Rush Street Gaming and Bally’s each presented two proposals, while Hard Rock International put forward a single project. Chicago mayor Lori Lightfoot said she aims to send a final list of recommendations to the Illinois Gaming Board in Q1 2022.
Chicago received five proposals from three gaming operators competing to run the Windy City’s new casino. Mayor Lori Lightfoot said she is “very excited” by the bids and aims to send a “final list to recommend” to the Illinois Gaming Board “sometime in the first quarter” of next year.
“We’re very, very interested in moving this process along as expeditiously as possible because, as you know, the revenue from that casino will fund our police and fire pensions and no time [like] the present for that,” Lightfoot stated.
Rush Street Gaming and Bally’s each presented two proposals, while Hard Rock International put forward a single project. “There’s a large consideration of this project will be the overall economic and financial impact that’s brought to the city,” said Jennie Huang Bennett, City of Chicago CFO.
Bally’s submitted two essentially identical, $1.6bn proposals for a Bally’s Chicago casino at different sites.
The Rhode Island-based operator’s projects are the largest of those presented, with 3,400 slots machines proposed at both locations; one along the river by Chicago Avenue and the other south of McCormick Place.
However, the McCormick Place proposal, located at the 28-acre McCormick Place Truck Marshaling Yard, has met with political pushback.
“While I am open to the goals of using this new revenue stream to help Chicago deal with its overwhelming fiscal responsibilities, it should not be done at the expense of our communities, especially marginalised ones,” said alderman Sophia King.
Bally’s entered the Illinois market in June with the $120m acquisition of Jumer’s Casino and Hotel in Rock Island, which it rebranded as Bally’s Quad Cities.
Chicago-based Rush Street Gaming has teamed up with two developers on separate casino proposals. The first of these would see Rush Street partner with Farpoint Development to redevelop the Lakeside Center at McCormick Place.
The 50-year-old Lakeside Center has 583,000 sq ft of exhibit space. Rush Street’s $1bn plan would create a casino floor of up to 300,000 sq ft, with the rest of the space given over to food and beverage options, together with entertainment spaces.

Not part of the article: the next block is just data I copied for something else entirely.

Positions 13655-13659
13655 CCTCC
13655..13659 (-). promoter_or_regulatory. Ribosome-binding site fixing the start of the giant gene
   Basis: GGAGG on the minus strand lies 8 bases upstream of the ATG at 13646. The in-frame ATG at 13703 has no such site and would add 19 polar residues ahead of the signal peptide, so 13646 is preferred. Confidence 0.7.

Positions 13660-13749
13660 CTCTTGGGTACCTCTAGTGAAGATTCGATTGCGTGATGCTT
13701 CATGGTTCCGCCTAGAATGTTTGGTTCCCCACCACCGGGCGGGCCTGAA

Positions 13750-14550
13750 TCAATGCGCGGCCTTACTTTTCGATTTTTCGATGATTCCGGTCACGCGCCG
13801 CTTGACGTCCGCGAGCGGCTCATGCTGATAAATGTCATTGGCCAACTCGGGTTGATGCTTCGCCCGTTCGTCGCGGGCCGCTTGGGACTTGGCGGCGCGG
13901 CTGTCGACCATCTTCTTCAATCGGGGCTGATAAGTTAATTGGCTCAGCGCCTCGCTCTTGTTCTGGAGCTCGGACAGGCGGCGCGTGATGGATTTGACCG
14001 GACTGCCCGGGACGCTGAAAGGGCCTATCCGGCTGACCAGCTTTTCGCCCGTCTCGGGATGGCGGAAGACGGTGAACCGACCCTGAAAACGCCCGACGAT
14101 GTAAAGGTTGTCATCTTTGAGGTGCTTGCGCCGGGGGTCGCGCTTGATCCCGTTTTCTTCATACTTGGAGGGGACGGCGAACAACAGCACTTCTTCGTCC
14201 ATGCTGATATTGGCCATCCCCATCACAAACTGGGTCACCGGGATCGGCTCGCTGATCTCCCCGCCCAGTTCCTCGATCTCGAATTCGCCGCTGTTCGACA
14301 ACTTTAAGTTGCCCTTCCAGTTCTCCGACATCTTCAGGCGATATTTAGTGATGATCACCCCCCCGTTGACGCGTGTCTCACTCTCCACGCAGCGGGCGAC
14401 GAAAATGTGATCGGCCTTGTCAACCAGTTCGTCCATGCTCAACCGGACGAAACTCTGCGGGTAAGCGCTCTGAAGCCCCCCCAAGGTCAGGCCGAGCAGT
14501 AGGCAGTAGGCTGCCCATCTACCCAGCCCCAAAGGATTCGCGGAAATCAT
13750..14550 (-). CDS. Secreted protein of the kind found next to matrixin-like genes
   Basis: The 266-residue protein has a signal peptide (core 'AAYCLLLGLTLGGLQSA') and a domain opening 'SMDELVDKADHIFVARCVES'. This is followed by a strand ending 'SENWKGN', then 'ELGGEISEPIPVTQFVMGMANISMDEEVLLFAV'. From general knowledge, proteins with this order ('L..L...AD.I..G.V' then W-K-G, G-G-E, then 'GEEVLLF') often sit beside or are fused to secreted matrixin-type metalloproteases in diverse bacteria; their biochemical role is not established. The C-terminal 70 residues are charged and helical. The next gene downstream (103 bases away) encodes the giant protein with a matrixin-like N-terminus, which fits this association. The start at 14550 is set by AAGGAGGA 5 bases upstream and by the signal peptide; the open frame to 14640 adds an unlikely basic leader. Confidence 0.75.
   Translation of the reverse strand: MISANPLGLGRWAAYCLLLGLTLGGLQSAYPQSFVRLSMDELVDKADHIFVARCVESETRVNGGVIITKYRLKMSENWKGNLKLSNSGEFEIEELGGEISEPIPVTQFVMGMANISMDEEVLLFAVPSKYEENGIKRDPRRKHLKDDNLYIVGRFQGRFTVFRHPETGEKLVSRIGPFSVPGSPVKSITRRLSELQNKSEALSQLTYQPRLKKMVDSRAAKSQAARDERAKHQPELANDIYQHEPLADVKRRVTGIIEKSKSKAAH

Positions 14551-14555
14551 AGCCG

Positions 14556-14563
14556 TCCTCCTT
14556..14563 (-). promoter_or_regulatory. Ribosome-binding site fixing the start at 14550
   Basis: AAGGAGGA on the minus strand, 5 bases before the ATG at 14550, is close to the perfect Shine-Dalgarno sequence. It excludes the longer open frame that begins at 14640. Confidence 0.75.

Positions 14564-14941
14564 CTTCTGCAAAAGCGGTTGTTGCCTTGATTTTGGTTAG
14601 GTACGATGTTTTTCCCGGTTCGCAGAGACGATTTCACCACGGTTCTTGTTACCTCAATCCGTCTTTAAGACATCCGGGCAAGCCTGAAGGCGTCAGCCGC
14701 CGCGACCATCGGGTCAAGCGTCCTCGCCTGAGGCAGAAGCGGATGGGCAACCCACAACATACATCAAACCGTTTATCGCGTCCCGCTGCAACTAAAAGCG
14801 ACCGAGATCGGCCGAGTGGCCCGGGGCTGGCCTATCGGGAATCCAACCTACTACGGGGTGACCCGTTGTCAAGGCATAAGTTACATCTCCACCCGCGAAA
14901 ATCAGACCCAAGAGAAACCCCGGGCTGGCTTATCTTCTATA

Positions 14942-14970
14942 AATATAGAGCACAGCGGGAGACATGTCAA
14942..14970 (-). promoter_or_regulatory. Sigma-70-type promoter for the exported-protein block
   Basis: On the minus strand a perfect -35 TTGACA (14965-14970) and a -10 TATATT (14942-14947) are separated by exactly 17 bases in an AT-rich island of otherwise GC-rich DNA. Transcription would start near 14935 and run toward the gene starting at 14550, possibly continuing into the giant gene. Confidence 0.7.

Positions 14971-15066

Farpoint would be seeking a 99- year lease with the Metropolitan Pier and Exposition Authority. The reuse of an existing convention hall would allow the project to open ahead of competing proposals which require new buildings, said Scott Goodman, founding principal of Farpoint Development. “We don’t have to build a temporary casino,” he explained. “And we can add hotel rooms, if desired, but there’s 2,900 hotel rooms that already exist on day one.”
Separately, Rush Street is working with Related Midwest on a proposed casino at The 78, a 62-acre megadevelopment in the South Loop.
This casino would anchor an entertainment district on the north end of the development, said Midwest president Curt Bailey. Further details of the proposal, including the budget, have not been announced. Nevertheless, Related Midwest, which owns the site, is positioned to move quickly, Bailey confirmed.
Hard Rock’s plan would form part of the proposed One Central development. However, for the wider One Central project to move forward, its developer Landmark Development would need to obtain $6.5bn in state financing over 20 years.
In 2019, Illinois governor J.B. Pritzker’s gave the state authority to enter into negotiations with the developer, but there has been progress on the issue. Early this year, Pritzker spokeswoman Emily Bittner said the administration was focused on pandemic recovery and noted it would be “a challenge for any state to provide the significant amount this developer is seeking”.